STM Region contents
concurrent-output released yesterday got a lot of fun features. It now does full curses-style minimization of the output, to redraw updated lines with optimal efficiency. And supports multiline regions/wrapping too long lines. And allows the user to embed ANSI colors in a region. 3 features that are in some tension and were fun to implement all together.
But I have a more interesting feature to blog about... I've added the ability for the content of a Region to be determined by a (STM transaction).
Here, for example, is a region that's a clock:
timeDisplay :: TVar UTCTime -> STM Text timeDisplay tv = T.pack . show <$> readTVar tv clockRegion :: IO ConsoleRegionHandle clockRegion = do tv <- atomically . newTVar =<< getCurrentTime r <- openConsoleRegion Linear setConsoleRegion r (timeDisplay tv) async $ forever $ do threadDelay 1000000 -- 1 sec atomically . (writeTVar tv) =<< getCurrentTime return r
There's something magical about this. Whenever a new value is written into the TVar, concurrent-output automatically knows that this region needs to be updated. How does it know how to do that?
Magic of STM. Basically, concurrent-output composes all the STM transactions of Regions, and asks STM to wait until there's something new to display. STM keeps track of whatever TVars might be looked at, and so can put the display thread to sleep until there's a change to display.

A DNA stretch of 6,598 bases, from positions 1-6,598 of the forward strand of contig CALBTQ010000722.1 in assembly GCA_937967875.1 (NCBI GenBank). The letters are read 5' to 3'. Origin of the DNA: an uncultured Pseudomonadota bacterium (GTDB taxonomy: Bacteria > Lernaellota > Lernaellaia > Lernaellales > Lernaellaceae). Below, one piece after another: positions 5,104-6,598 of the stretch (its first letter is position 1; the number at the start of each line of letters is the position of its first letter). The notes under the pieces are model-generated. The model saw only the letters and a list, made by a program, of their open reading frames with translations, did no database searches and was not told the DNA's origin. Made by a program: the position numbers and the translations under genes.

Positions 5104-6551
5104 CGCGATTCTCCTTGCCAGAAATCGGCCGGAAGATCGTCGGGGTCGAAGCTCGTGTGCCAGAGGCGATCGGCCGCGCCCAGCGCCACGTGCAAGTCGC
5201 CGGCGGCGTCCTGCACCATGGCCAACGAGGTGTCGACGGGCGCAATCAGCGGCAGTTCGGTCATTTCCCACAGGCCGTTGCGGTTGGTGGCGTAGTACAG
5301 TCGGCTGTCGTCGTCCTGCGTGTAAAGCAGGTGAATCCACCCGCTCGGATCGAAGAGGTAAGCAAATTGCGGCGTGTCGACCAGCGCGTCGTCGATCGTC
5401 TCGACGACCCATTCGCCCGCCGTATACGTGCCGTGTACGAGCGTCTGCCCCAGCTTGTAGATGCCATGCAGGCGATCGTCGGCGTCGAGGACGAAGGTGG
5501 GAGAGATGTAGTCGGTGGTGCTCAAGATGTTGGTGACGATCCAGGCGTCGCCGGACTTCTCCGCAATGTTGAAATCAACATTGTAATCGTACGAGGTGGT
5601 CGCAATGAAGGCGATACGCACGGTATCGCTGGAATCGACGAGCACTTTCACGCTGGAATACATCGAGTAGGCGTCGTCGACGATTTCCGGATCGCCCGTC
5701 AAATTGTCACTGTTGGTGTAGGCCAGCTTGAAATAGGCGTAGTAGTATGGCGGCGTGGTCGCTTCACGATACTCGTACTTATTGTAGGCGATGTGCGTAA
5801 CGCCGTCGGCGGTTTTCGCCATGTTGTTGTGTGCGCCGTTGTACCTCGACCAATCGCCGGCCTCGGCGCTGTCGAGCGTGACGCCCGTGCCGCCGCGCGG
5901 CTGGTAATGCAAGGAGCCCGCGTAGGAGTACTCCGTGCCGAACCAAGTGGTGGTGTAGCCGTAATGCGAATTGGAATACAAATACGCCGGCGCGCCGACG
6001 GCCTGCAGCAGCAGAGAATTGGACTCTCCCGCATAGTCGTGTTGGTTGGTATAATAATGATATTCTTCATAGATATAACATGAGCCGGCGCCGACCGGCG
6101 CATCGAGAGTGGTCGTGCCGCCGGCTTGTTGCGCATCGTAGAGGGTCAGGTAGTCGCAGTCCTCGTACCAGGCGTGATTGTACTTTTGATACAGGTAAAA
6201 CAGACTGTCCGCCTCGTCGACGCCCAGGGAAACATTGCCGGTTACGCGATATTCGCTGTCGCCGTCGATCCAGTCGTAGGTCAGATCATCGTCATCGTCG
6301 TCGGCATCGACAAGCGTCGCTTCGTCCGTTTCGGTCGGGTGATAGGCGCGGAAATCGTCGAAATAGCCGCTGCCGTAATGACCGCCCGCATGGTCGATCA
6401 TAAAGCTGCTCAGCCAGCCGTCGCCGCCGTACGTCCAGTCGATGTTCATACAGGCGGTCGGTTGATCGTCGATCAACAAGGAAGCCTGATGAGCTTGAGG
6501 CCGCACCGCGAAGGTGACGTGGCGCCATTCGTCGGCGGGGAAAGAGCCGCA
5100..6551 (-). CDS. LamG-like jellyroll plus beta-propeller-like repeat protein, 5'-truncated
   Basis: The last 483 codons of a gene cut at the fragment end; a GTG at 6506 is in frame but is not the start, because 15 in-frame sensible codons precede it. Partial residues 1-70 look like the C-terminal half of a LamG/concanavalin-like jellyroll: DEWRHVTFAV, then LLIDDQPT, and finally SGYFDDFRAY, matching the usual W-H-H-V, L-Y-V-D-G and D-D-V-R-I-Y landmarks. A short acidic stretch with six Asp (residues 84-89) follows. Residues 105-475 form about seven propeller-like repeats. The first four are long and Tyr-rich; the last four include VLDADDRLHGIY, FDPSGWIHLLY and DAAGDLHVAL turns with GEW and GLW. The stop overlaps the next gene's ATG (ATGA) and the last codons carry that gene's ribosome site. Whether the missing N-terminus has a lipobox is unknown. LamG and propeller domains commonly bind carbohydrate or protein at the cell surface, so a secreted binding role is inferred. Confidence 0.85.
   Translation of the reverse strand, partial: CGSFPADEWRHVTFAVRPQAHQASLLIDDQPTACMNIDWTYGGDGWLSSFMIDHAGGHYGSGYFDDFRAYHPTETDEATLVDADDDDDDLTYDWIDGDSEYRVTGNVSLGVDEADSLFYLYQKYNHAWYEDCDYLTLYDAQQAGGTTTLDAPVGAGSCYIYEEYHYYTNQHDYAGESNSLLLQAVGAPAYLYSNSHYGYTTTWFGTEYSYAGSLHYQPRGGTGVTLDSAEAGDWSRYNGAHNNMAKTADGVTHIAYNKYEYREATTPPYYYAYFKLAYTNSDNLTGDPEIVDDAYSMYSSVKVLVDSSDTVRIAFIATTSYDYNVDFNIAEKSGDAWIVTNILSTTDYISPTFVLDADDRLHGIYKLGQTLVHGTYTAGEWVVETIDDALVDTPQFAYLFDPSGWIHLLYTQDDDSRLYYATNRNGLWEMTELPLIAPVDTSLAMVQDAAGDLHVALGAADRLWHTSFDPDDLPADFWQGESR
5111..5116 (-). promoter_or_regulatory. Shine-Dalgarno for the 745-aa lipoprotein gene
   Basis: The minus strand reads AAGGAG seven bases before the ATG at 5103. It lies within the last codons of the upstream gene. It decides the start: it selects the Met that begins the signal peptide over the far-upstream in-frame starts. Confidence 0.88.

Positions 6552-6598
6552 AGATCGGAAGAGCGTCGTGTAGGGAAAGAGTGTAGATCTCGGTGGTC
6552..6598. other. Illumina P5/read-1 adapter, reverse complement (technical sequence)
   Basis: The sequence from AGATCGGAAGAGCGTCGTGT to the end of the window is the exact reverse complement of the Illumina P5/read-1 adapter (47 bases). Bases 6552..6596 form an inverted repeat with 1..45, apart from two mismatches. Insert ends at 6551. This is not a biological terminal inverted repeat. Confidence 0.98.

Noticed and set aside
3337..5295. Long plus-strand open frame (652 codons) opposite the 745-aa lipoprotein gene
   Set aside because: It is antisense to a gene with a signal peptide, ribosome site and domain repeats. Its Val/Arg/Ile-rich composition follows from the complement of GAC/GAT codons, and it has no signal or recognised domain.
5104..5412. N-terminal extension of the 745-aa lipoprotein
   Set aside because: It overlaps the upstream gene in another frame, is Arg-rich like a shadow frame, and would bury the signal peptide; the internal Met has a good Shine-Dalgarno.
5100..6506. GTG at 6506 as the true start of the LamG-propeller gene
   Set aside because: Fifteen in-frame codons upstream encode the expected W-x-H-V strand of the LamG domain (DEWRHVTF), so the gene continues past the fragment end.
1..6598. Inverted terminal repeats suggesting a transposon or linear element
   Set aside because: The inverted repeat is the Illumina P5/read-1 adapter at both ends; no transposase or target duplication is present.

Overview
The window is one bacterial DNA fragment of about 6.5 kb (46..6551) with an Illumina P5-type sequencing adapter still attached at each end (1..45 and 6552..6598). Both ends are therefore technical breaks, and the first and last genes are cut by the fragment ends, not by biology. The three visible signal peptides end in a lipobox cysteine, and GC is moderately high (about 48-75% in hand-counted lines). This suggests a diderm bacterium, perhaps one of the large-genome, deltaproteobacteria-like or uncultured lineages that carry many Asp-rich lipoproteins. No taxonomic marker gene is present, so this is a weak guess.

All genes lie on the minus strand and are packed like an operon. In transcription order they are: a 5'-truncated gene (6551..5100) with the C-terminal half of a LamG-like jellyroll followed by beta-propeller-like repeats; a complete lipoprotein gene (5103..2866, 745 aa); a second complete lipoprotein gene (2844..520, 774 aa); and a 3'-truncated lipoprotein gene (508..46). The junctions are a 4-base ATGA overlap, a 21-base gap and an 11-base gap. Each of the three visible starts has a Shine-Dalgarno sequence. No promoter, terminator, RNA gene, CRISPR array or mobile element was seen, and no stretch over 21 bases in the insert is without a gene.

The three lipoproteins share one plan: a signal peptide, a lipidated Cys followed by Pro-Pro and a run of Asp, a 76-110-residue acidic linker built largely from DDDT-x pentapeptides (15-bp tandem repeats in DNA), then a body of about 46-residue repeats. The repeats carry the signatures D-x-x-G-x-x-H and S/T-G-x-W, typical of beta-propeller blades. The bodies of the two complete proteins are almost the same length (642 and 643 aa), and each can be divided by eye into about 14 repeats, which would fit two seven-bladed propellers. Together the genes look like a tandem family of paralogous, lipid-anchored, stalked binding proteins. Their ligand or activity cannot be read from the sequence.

Using STM I've gotten extensability for free, due to the nice ways that STM transactions compose.
A few other obvious things to do with this: Compose 2 regions with padding so they display on the same line, left and right aligned. Trim a region's content to the display width. (Handily exported by concurrent-output in a TVar for this kind of thing.)
I'm tempted to write a console spreadsheet using this. Each visible cell of the spreadsheet would have its own region, that uses a STM transaction to display. Plain data Cells would just display their current value. Cells that contain a function would read the current values of other Cells, and use that to calculate what to display. Which means that a Cell containing a function would automatically update whenever any of the Cells that it depends on were updated!
Do you think that a simple interactive spreadsheet built this way would be more than 100 lines of code?